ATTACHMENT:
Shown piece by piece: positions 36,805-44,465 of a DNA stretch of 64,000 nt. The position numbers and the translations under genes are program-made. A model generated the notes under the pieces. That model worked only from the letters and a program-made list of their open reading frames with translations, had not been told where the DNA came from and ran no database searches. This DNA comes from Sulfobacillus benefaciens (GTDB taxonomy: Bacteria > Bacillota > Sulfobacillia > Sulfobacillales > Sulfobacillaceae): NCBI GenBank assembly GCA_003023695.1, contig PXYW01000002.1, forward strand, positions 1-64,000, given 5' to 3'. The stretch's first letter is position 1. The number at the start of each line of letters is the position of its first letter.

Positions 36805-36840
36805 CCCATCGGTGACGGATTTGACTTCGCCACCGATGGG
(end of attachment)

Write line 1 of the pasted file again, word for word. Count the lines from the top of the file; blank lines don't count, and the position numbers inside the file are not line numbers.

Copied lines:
Shown piece by piece: positions 36,805-44,465 of a DNA stretch of 64,000 nt. The position numbers and the translations under genes are program-made. A model generated the notes under the pieces. That model worked only from the letters and a program-made list of their open reading frames with translations, had not been told where the DNA came from and ran no database searches. This DNA comes from Sulfobacillus benefaciens (GTDB taxonomy: Bacteria > Bacillota > Sulfobacillia > Sulfobacillales > Sulfobacillaceae): NCBI GenBank assembly GCA_003023695.1, contig PXYW01000002.1, forward strand, positions 1-64,000, given 5' to 3'. The stretch's first letter is position 1. The number at the start of each line of letters is the position of its first letter.